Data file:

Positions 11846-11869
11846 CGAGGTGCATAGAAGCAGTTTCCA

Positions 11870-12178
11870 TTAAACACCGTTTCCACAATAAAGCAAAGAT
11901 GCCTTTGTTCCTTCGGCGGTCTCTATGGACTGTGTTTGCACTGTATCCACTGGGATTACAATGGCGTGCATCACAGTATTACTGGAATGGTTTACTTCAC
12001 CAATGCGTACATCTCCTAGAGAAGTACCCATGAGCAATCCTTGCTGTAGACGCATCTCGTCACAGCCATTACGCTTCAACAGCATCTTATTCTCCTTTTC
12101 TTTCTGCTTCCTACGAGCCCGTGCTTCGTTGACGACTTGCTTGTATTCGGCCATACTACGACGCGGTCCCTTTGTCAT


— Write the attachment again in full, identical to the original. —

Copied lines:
Positions 11846-11869
11846 CGAGGTGCATAGAAGCAGTTTCCA

Positions 11870-12178
11870 TTAAACACCGTTTCCACAATAAAGCAAAGAT
11901 GCCTTTGTTCCTTCGGCGGTCTCTATGGACTGTGTTTGCACTGTATCCACTGGGATTACAATGGCGTGCATCACAGTATTACTGGAATGGTTTACTTCAC
12001 CAATGCGTACATCTCCTAGAGAAGTACCCATGAGCAATCCTTGCTGTAGACGCATCTCGTCACAGCCATTACGCTTCAACAGCATCTTATTCTCCTTTTC
12101 TTTCTGCTTCCTACGAGCCCGTGCTTCGTTGACGACTTGCTTGTATTCGGCCATACTACGACGCGGTCCCTTTGTCAT